Dear Bill and Melinda Gates,
For 19 years, I have taught middle school students. About ten years ago, I created a program at our school to address our neediest students: those at risk of dropping out of school even though they have no disabilities or other physical challenges that prevent their success at school. This program targets family support services, community involvement (mentoring) as well as each student’s individual circumstance that make success in a public school setting difficult. We saw success.
Recently, though, students with unique learning challenges (most people know them as at-risk students) have yet another hurdle to climb: testing. Here is an example of how a student with chaos at home handles standardized tests:
My student, “K”, entered my room on one of our test days and told me he was going to throw up. I knew he was not sick. He always says this when he is stressed or would like to avoid the classroom. I spoke to him briefly and told him he would be great today. I didn’t lie. This kid is smart. He reads above grade level and could probably out-test anyone. His previous test scores varied widely: sometimes proficient, sometimes advanced, sometimes below basic. We had practiced all year on how to handle stress. I told him, “You got this! No worries, young Jedi! The force is strong within you!” (K likes Star Wars.) With that sweet grin, he sat and worked too slowly through the timed session. He did not get done. Again, I tell him, “No worries! It’s ok! I can tell you tried really hard and I am proud of you.”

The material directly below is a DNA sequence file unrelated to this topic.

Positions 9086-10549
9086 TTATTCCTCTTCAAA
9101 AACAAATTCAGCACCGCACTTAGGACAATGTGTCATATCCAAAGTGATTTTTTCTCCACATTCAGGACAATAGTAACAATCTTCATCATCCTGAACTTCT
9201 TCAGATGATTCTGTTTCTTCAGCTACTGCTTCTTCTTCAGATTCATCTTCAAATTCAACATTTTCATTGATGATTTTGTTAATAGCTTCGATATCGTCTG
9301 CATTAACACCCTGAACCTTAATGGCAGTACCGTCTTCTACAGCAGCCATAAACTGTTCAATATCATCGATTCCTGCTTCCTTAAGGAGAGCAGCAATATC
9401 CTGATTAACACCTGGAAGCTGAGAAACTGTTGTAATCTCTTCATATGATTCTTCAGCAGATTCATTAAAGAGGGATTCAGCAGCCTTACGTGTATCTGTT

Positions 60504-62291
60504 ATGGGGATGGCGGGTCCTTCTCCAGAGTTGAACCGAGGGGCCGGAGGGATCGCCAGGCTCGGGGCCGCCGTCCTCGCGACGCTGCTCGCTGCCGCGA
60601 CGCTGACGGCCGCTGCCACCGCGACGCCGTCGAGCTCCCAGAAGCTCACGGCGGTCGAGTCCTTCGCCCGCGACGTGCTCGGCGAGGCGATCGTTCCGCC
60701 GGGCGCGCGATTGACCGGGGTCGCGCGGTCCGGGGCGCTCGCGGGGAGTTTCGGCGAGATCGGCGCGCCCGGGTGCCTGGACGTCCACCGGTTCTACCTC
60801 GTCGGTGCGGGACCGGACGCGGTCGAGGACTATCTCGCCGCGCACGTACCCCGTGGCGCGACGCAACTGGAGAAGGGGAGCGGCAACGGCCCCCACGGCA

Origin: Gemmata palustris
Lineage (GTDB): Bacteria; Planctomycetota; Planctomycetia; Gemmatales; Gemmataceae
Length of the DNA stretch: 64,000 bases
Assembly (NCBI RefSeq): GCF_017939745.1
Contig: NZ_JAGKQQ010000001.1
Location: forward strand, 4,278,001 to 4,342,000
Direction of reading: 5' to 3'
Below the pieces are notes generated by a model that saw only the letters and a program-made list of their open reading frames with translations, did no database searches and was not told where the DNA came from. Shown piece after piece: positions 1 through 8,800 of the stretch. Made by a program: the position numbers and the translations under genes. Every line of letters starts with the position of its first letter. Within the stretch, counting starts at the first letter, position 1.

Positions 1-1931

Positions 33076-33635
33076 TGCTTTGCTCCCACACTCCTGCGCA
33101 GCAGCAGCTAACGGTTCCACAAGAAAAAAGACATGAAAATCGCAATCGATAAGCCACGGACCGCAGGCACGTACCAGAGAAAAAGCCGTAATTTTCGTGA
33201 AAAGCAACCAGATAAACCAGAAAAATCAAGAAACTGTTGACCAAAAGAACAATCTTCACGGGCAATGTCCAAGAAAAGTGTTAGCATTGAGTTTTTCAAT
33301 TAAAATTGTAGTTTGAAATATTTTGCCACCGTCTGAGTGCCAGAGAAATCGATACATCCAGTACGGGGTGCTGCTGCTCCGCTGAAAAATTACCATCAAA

The next timed session began. Math. He can do math. What he can’t do well is handle pressure. I see him breathe deeply the way we practiced to calm himself. I can’t go to him. This is the test and I can only read one word per sentence if needed. He knows it. Another deep breath and he closes his eyes, and clenches his fists. He knocks his eraser to the floor on accident. He begins to maniacally lift his test book up and down searching for it, disturbing the entire classroom. I can’t see where the eraser bounced to and he is in full freak out mode. I go to him and kneel by his desk and it is immediately clear to me that there is no way he can get himself off this ledge. I text our school counselor and he is out of the room. I watch him slump his shoulders and quietly leave.
Later I am interviewed about the incident. State officials are called to see if there is a proper way to handle the situation since all students in my room were distracted by the outburst. You know what I was thinking? He didn’t throw anything!! He didn’t cuss at anyone! He didn’t punch anything or anyone! Seven months ago, he would have done at least one of those things. This teacher knows that K made progress this year and I think he scored advanced. If you were to tie his numerical scores to my evaluation, I would probably look like a horrible teacher. I know differently.
You have billions of dollars you are throwing at ineffective strategies for our children. Spend it on creating the type of wrap around services that benefit kids like K. Testing just gives him another reason to call himself a failure. This is just one kid and I bet there are millions more just like him. So, save him.